Hastings Borough Council has seen its revenue support grant from central government slashed from £9m in 2010 to just £1.5m for the coming year.
That’s just one of the startling facts thrown up in council leader Peter Chowney’s most recent report on council business. Mr Chowney published his report last week and it makes fascinating reading.
He makes no bones about the fact that in the face of such cuts the council needs to both make savings and increase revenue. Savings he says will come from the council running its own services more efficiently. One example he gives is the transfer of many services online which will save the council £55,000 in paper and printing costs over the coming year.
There are three main strands to the council’s plan for income generation these include commercial property purchase which Mr Chowney says is the easiest way to generate income quickly. His report says the council recently bought the Sedlescombe Road Retail Park that includes Dunelm and Pets at Home and the Bexhill Road Retail Park that includes TK Maxx. Together with other purchases these will generate an income of over £600,000 a year with more purchases in the pipeline.
Sedlescombe Road Retail Park is now owned by Hastings Borough Council.
The council-owned housing company is now buying properties in Hastings, to make them available for rent, he says. This he explains will boost the supply of good quality, well-managed rented housing and bring in an income too.
But energy generation is a potential big earner for the council but is a much longer term project, Mr Chowney says in his report: “Hastings Council is intending to establish a local supply network for electricity generated from local sustainable sources which would both earn the council income and make cheap electricity available for local people and businesses. To begin this process, the council will this year instal solar panels on properties it owns, bringing in around £280,000 in income.”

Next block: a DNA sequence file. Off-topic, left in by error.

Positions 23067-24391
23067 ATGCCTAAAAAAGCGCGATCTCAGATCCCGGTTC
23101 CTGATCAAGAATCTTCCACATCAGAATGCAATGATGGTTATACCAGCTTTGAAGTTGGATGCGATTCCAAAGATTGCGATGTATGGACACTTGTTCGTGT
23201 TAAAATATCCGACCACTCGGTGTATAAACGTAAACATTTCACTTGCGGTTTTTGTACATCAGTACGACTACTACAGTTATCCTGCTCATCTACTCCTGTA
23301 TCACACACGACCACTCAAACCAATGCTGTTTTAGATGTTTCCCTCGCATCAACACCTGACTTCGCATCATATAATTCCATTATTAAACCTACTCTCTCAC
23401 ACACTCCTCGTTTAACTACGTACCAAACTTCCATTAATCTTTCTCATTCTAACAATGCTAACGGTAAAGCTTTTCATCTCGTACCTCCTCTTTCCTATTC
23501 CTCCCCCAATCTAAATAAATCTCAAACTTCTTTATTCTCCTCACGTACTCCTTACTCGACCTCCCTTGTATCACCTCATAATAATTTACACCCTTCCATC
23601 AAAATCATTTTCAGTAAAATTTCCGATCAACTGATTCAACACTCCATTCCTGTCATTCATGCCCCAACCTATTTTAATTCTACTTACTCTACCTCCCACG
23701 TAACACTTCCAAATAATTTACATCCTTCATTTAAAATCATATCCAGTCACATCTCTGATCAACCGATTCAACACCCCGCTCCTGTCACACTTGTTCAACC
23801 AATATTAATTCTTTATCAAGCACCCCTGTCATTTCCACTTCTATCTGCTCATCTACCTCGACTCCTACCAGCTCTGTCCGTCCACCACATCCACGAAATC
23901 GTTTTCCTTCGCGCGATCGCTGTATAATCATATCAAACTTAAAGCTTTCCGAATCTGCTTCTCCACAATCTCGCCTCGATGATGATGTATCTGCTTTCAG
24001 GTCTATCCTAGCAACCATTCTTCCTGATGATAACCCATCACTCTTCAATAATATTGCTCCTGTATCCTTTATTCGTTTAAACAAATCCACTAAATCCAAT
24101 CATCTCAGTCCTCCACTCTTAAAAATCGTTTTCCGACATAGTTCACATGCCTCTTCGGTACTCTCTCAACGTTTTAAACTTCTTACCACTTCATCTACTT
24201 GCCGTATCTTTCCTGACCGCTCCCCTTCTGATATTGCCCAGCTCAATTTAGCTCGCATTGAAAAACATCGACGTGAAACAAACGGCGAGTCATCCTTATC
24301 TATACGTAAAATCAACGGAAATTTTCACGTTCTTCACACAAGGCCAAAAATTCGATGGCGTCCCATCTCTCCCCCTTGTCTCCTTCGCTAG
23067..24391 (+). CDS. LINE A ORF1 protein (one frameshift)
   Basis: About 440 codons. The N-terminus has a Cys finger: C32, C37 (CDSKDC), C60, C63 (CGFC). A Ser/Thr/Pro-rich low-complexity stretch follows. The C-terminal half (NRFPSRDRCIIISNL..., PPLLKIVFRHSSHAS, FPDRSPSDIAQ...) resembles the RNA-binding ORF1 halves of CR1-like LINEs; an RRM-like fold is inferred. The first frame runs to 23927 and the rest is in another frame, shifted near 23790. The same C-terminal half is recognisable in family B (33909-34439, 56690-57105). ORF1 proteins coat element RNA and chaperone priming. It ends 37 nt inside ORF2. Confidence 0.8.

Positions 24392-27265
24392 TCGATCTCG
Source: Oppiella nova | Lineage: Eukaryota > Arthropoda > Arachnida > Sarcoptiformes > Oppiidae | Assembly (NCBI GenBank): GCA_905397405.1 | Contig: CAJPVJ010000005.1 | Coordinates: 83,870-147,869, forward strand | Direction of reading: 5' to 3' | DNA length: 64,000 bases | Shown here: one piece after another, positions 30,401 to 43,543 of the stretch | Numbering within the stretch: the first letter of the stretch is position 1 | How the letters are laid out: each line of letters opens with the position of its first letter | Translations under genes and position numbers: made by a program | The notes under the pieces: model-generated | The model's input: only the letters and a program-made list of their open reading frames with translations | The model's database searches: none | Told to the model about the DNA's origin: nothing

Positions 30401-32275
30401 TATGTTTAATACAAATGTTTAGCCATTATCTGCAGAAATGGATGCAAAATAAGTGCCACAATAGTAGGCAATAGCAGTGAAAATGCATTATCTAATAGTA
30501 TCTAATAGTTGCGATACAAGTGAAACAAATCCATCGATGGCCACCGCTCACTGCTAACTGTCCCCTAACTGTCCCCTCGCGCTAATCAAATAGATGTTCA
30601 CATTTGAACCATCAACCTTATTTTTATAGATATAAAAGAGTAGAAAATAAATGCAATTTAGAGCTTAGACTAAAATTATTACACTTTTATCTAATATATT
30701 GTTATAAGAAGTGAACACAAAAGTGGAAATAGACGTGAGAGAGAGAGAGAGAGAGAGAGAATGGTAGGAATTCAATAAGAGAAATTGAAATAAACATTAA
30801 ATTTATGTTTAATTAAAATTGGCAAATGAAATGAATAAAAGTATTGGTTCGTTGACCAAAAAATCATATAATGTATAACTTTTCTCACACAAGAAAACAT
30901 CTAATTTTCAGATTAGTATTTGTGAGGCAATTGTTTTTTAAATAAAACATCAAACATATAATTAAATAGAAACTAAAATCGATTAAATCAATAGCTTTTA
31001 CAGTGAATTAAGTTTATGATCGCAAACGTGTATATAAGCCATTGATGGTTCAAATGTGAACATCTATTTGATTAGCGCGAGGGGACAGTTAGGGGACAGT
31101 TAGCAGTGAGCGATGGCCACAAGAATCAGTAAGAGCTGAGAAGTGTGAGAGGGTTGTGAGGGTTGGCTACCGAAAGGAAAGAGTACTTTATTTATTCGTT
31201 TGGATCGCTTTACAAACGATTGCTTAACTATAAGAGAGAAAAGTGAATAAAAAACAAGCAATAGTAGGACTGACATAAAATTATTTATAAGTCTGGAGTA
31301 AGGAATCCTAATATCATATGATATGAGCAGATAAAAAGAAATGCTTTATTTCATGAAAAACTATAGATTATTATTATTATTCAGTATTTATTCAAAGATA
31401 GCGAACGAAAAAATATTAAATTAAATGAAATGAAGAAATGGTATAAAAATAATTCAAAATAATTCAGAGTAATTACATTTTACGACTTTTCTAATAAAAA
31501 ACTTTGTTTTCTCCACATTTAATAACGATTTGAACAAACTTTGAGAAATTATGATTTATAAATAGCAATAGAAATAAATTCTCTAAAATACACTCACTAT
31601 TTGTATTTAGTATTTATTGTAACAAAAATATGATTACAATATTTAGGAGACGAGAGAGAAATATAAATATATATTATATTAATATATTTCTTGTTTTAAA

He cautions that these initiatives won’t cover the massive cuts in government grant, and further service reductions will be needed. However, there will be no need for frontline service cuts in the coming financial year. He explains that efficiency savings combined with higher than expected rental income from the commercial properties the council has bought means there is no need to make any frontline service cuts.
Peter Chowney – leader of Hastings Borough Council.
“There will be no staff redundancies and car park charges will be frozen. We will however need to increase the Council Tax by the maximum allowed without a local referendum (2.99per cent). This will mean the Hastings Council portion of the Council Tax will increase for a band D property by £7.48 a year, to £257.81. East Sussex County Council, Sussex Police, and East Sussex Fire and Rescue service will also be increasing their element of the Council Tax, but Hastings Council has no influence over this,” he says.
Mr Chowney’s report in an extensive seven-page document and among other interesting pieces of information included in it is that a successful bid for money from the European Union means up to £7m becoming available for projects in the most deprived small neighbourhoods in Ore, Tressell, Hollington, Gensing, Wishing Tree, Baird, Castle, Central St Leonards and Old Hastings.
The report also looks at issues of homelessness and rough sleeping. Mr Chowney highlights that although it is difficult to establish exact figures it is believed that whereas five years ago there were two people sleeping rough in Hastings, the figure is now believed to be around 40. Hastings Borough Council spent £960,000 dealing with homelessness last year and this is predicted to rise to over £1m in the coming year.
The seven page report, published last week is a fascinating read and to see it in full go tohttp://www.tressell.org.uk/PCLatest